M A J O R A R T I C L E
Detection of Acute HIV Infection: A Field
Evaluation of the Determine? HIV-1/2 Ag/Ab
Nora E. Rosenberg,1Gift Kamanga,5Sam Phiri,6Dominic Nsona,6Audrey Pettifor,1Sarah E. Rutstein,2
Deborah Kamwendo,5,3Irving F. Hoffman,3Maria Keating,5,aLillian B. Brown,1,3Beatrice Ndalama,5Susan A. Fiscus,6
Seth Congdon,5Myron S. Cohen,1,3,4and William C. Miller1,3
Departments of1Epidemiology,2Health Policy and Management,3Medicine, and4Microbiology and Immunology, University of North Carolina, Chapel
Hill; and the5UNC Project, Lilongwe, Malawi; and6Lighthouse Trust, Lilongwe, Malawi
(See the editorial commentary by Branson and Stekler, on pages 521–4.)
p24 antigen (Ag) or RNA. In the absence of antibodies, p24 antigen and RNA typically indicate acute HIV infection.
We conducted a field evaluation of the Determine? HIV-1/2 Ag/Ab Combo rapid test (Combo RT).
Methods. The antigen portion of the Combo RT (for acute HIV infection) was compared with a Roche Monitor
HIV RNA polymerase chain reaction assay. The antibody portion of Combo RT (for established HIV infection) was
compared with rapid test algorithms. Participants were enrolled at a sexually transmitted infection clinic and HIV
testing and counseling center in Lilongwe, Malawi. Rapid testing was conducted with parallel testing in the clinic
and serial testing in the center. The Combo RT was performed in clinic participants with negative or discordant
antibody results and in all center participants.
Results.Of the participants 838 were HIV negative, 163 had established HIV infection, and 8 had acute HIV
infection. For detecting acute HIV infection, the antigen portion had a sensitivity of 0.000 and a specificity of 0.983.
For detecting established HIV infection, the antibody portion had a sensitivity of 0.994 and a specificity of 0.992.
Conclusions.Combo RT displayed excellent performance for detecting established HIV infection and poor
performance for detectingacute HIV infection.In thissetting, Combo RT is no more usefulthan currentalgorithms.
Most human immunodeficiency virus (HIV) point-of-care tests detect antibodies (Ab) but not
Point-of-care rapid tests for human immunodeficiency
virus (HIV) antibody (Ab) detection have facilitated the
scale-up of HIV counseling and testing throughout sub-
Saharan Africa [1, 2]. The sensitivity of these tests
approaches 100% for antibody detection [3, 4]. How-
ever, the tests cannot identify persons with acute HIV
infection who have not yet developed HIV-specific an-
tibodies [5–7]. Persons with acute HIV infection are
often hyperinfectious because of high viral loads [8–12].
Integrating acute HIV infection detection into HIV
testing algorithms would enable acutely infected persons
to learn their true HIV status, rather than being informed
that they were HIV seronegative. Identifying these per-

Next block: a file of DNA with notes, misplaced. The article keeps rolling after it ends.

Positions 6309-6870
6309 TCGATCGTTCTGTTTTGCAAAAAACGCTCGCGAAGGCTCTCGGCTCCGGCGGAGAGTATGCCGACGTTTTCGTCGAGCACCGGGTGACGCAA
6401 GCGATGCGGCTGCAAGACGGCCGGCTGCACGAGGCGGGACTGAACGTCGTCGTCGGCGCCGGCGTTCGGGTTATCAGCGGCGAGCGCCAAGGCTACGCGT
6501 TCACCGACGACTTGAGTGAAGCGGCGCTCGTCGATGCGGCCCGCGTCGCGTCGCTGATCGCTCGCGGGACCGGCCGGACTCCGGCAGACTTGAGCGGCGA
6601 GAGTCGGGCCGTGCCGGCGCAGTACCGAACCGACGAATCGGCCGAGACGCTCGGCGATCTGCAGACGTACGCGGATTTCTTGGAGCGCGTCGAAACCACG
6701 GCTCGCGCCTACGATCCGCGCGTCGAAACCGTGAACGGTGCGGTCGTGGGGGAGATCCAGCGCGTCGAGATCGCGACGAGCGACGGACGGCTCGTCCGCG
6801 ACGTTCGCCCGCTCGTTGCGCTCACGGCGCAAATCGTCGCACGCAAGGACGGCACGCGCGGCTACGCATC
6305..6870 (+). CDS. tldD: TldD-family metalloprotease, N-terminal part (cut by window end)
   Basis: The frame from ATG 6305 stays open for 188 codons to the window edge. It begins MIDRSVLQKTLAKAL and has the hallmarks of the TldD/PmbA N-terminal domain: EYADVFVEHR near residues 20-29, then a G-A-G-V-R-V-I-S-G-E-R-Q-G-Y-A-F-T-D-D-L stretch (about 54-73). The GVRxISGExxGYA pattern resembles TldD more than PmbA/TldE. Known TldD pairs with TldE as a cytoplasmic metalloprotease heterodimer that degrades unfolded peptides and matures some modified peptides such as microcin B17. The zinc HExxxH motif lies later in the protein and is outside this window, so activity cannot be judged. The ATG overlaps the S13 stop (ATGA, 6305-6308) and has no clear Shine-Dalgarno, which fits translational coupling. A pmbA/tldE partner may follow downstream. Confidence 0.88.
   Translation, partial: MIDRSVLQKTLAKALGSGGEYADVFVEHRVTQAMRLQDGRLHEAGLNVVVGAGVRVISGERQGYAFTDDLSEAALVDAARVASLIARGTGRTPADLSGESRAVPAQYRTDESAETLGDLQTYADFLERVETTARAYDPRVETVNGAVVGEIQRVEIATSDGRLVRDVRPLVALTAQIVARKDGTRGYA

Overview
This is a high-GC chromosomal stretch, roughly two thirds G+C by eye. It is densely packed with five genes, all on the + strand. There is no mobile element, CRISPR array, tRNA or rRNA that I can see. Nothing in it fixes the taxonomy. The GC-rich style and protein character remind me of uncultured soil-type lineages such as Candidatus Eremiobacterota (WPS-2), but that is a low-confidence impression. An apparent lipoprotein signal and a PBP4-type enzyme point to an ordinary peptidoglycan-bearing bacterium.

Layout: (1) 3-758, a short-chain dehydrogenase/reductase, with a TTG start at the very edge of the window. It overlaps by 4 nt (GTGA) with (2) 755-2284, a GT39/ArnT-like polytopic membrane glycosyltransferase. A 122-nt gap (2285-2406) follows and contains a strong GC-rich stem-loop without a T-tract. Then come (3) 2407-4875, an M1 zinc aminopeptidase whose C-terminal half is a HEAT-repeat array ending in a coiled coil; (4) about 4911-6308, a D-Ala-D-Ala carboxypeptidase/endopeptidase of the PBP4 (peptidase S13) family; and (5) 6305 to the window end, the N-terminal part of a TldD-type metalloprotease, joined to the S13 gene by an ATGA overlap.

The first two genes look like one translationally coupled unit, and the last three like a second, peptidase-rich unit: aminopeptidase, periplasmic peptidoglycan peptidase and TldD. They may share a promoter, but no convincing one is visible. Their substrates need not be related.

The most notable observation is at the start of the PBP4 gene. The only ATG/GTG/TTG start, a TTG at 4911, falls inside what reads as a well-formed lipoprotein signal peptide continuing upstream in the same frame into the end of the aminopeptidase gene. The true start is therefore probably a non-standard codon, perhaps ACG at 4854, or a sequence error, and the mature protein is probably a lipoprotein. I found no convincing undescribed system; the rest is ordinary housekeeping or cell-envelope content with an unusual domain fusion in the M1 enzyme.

sons with acute HIV infection could enable intervention
to prevent transmission and early treatment, potentially
preserving immune function [13, 14].
Identification of acute HIV infection requires detection
of HIV nucleic acids or p24 antigens. Available assays
are laboratory based, resource intensive, and require
follow-up. HIV RNA polymerase chain reaction (PCR),
used for either individual or pooled samples, is the ref-
erence standard for detecting antibody-negative acute
HIV infection, but it is expensive and difficult to imple-
ment in resource-poor settings. HIV p24 antigen (Ag)
enzyme-linked immunosorbent assays (ELISAs) have
good performance characteristics compared with HIV
RNA PCR analysis, but they have been challenging to
Received 9 July 2011; accepted 23 September 2011; electronically published 29
aPresent affiliation: Weill Cornell Medical College, New York.
Presented in part: 18th Conference on Retroviruses and Opportunistic Infections,
Boston, Massachusetts, 27 February to 2 March 2011. Abstract 654.
Correspondence: Nora E. Rosenberg, MSPH, Department of Epidemiology,
UNC-CH, Campus Box7435, Chapel Hill,NC27599-7435 (firstname.lastname@example.org).
The Journal of Infectious Diseases
? The Author 2011. Published by Oxford University Press on behalf of the Infectious
Diseases Society of America. All rights reserved. For Permissions, please e-mail:
d JID 2012:205 (15 February)
d Rosenberg et al
implement on a wide scale. Fourth-generation HIV ELISAs detect
both antibodies and antigens [6, 15, 16] but do not distinguish
between the two and require venipuncture, a laboratory, and
patient follow-up, limiting routine use in most settings.
A rapid point-of-care test capable of distinguishing established
from acute HIV infection could improve the sensitivity of existing
algorithms and enable provision of acute HIV infection results in
real time . The Determine? HIV-1/2 Ag/Ab Combo (Combo
RT) is a point-of-care rapid test with separate indicators for HIV
antibodies and p24 antigen. The Combo RT was designed to
identify HIV earlier than other conventional rapid tests. The an-
tibody portion is reported to be analogous to the Determine?
HIV-1/2 antibody test, a widely used rapid test for HIV identifi-
cation. The antigen component of the test is intended to expand
the diagnostic spectrum to identify persons with circulating free
RT antigen was assessed using stored serum from commercial
seroconversion panels . For primary HIV samples in the pre-
or periseroconversion period, the reported sensitivity of the anti-
generation HIV ELISA as the reference standard. Specificity of the
antigen portion of the test was reported at 96.6%. The Combo RT